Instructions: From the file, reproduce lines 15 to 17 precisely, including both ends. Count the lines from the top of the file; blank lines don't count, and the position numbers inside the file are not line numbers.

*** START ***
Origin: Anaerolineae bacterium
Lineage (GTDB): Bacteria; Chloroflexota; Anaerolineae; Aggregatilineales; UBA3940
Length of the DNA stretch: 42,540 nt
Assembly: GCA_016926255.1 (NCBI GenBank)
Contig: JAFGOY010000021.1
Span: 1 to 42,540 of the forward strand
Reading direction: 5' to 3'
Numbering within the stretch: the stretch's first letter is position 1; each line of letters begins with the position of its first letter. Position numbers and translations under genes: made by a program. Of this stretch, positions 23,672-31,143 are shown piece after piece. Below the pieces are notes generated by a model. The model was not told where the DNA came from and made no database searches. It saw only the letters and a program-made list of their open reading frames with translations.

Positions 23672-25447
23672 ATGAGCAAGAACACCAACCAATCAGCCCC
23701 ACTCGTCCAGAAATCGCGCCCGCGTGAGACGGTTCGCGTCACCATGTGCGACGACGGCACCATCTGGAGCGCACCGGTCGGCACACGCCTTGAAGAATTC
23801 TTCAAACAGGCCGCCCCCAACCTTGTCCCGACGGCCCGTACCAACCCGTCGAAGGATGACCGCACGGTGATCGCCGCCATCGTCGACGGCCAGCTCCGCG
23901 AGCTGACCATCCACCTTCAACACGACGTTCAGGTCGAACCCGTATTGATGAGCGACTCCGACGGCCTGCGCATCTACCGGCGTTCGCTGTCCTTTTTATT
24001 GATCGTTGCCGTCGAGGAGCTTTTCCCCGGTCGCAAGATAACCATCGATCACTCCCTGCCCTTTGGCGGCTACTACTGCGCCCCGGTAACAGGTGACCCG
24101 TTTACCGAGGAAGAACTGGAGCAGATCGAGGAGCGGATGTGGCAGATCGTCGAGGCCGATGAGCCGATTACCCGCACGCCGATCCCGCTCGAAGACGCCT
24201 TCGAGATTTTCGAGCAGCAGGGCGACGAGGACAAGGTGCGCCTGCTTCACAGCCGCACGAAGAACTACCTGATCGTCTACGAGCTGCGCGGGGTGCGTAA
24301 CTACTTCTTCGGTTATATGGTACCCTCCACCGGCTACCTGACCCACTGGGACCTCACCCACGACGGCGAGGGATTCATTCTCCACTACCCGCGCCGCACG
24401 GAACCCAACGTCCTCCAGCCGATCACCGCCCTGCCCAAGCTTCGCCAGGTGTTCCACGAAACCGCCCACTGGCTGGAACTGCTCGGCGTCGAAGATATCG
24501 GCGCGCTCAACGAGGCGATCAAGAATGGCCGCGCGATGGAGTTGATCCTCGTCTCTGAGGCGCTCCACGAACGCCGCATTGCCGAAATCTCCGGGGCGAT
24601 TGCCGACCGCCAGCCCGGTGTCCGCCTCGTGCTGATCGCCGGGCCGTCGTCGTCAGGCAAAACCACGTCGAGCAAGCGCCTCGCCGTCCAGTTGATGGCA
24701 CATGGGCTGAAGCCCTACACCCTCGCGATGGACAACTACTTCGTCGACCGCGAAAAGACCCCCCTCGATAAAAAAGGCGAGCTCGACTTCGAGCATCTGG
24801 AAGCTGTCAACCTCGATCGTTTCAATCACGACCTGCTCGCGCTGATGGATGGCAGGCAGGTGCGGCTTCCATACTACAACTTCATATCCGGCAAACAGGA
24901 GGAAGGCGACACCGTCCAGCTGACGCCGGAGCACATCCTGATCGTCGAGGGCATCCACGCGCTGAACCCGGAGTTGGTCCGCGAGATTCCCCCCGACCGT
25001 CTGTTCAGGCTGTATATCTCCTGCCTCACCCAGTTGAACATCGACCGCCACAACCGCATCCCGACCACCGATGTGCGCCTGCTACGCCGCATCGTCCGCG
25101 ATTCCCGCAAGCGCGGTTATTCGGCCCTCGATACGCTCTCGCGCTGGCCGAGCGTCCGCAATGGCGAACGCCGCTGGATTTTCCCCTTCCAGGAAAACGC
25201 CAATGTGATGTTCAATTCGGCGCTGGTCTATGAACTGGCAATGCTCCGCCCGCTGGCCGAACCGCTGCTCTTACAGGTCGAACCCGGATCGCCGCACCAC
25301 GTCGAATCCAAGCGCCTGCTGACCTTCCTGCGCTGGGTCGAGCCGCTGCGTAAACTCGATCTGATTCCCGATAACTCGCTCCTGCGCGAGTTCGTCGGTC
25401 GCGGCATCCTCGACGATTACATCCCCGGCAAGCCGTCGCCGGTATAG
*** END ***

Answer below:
24101 TTTACCGAGGAAGAACTGGAGCAGATCGAGGAGCGGATGTGGCAGATCGTCGAGGCCGATGAGCCGATTACCCGCACGCCGATCCCGCTCGAAGACGCCT
24201 TCGAGATTTTCGAGCAGCAGGGCGACGAGGACAAGGTGCGCCTGCTTCACAGCCGCACGAAGAACTACCTGATCGTCTACGAGCTGCGCGGGGTGCGTAA
24301 CTACTTCTTCGGTTATATGGTACCCTCCACCGGCTACCTGACCCACTGGGACCTCACCCACGACGGCGAGGGATTCATTCTCCACTACCCGCGCCGCACG